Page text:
3. the stylomastoid artery (a.stylomastoidea) penetrates through the hole of the same name into the canal of the facial nerve of the temporal bone, where it gives the posterior tympanic artery (a.tympanica posterior), which passes through the canal of the drum string to the mucous membrane of the tympanic cavity, cells of the mastoid process (mastoid branches) to the stremmentary muscle (stremal branch). The terminal branches of the stylomastoid artery reach the hard shell of the brain.

Medial branches of the external carotid artery:

The ascending pharyngeal artery (a.pharyngea ascendens) departs from the inner semicircle of the external carotid artery at its beginning, rises up to the side wall of the pharynx. The following branches branch from the ascending pharyngeal artery:

  1. pharyngeal branches (rr.pharyngeales) are sent to the muscles of the pharynx, soft palate, palatine tonsil, auditory tube;
  2. the posterior meningeal artery (a.meningea posterior) follows the cavity of the skull through the jugular opening;
  3. the lower drum artery (a.tympanica inferior) penetrates through the lower opening of the tubule tubule into the tympanum to its mucosa.

The terminal branches of the external carotid artery:

The superficial temporal artery (a.temporalis superficialis) is a continuation of the trunk of the external carotid artery, runs upward in front of the auricle (under the skin on the fascia of the temporal muscle) into the temporal region. A zygomatic arc in a living person is sensed by the pulsation of this artery. At the level of the supraorbital margin of the frontal bone, the superficial temporal artery is divided into the frontal branch (r.frontalis) and the parietal branch (r.parietalis) feeding the supracranial muscle, the forehead and crown skin and anastomosing with the branches of the occipital artery. The superficial temporal artery gives off a number of branches:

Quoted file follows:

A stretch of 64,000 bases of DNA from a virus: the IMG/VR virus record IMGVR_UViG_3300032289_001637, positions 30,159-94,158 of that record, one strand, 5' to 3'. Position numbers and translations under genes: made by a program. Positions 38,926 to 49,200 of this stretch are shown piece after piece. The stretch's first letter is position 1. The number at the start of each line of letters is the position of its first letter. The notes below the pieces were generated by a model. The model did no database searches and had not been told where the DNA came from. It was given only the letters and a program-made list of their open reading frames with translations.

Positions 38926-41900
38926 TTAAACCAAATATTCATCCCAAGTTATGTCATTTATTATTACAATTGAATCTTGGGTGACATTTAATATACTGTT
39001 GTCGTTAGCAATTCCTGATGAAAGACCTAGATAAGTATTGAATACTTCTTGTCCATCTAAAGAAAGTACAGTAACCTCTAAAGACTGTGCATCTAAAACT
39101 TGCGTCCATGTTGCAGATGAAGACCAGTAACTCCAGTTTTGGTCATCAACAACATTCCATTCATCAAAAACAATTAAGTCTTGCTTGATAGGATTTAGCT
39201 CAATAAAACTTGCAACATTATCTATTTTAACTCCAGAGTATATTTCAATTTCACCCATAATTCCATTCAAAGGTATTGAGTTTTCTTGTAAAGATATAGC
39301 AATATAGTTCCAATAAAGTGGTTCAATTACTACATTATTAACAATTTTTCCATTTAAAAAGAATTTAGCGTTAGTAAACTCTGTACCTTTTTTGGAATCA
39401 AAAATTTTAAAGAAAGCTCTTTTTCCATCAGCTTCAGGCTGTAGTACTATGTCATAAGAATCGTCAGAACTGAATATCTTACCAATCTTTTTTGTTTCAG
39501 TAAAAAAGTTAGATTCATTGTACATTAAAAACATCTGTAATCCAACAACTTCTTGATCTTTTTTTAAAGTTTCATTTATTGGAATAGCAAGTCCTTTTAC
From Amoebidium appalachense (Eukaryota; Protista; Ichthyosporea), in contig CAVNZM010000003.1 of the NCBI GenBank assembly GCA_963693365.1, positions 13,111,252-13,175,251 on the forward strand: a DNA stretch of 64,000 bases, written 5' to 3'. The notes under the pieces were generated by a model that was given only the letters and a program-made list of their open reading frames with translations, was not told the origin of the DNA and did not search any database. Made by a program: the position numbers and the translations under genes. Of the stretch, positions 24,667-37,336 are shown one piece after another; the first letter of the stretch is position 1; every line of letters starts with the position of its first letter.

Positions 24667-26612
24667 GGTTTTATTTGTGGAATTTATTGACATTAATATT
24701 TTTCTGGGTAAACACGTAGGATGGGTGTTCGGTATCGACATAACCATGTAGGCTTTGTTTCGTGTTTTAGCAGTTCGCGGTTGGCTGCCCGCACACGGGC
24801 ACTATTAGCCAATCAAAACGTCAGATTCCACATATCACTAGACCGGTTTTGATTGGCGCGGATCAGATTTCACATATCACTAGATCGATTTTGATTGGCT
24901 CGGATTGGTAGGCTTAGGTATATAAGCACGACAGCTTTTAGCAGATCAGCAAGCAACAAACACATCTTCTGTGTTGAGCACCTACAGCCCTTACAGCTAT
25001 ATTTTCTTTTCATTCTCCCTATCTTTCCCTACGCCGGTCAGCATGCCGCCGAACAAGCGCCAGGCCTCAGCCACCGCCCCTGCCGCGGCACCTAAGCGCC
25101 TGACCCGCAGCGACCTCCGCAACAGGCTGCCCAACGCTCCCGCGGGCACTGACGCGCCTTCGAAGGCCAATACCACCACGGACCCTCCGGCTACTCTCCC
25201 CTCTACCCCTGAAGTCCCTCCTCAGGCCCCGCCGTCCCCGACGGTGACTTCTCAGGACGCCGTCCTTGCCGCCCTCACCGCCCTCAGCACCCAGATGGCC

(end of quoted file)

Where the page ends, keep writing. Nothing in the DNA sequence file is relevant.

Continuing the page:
1. the branches of the parotid gland (rr.parotidei) go under the zygomatic arch in the upper part of the same salivary gland;
  2. the transverse facial artery (a.transversa faciei) goes alongside the excretory duct of the parotid gland (below the zygomatic arch) to the mimic muscles and the skin of the buccal and infraorbital regions;
  3. the front ear branches (rr.auriculares anteriores) go to the auricle and the external auditory canal where they are anastomosed with the branches of the posterior ear artery;
  4. Prokoflagic artery (a.zygomaticoorbitalis) leaves above the zygomatic arch to the lateral corner of the orbit, blood supply to the circular muscle of the eye;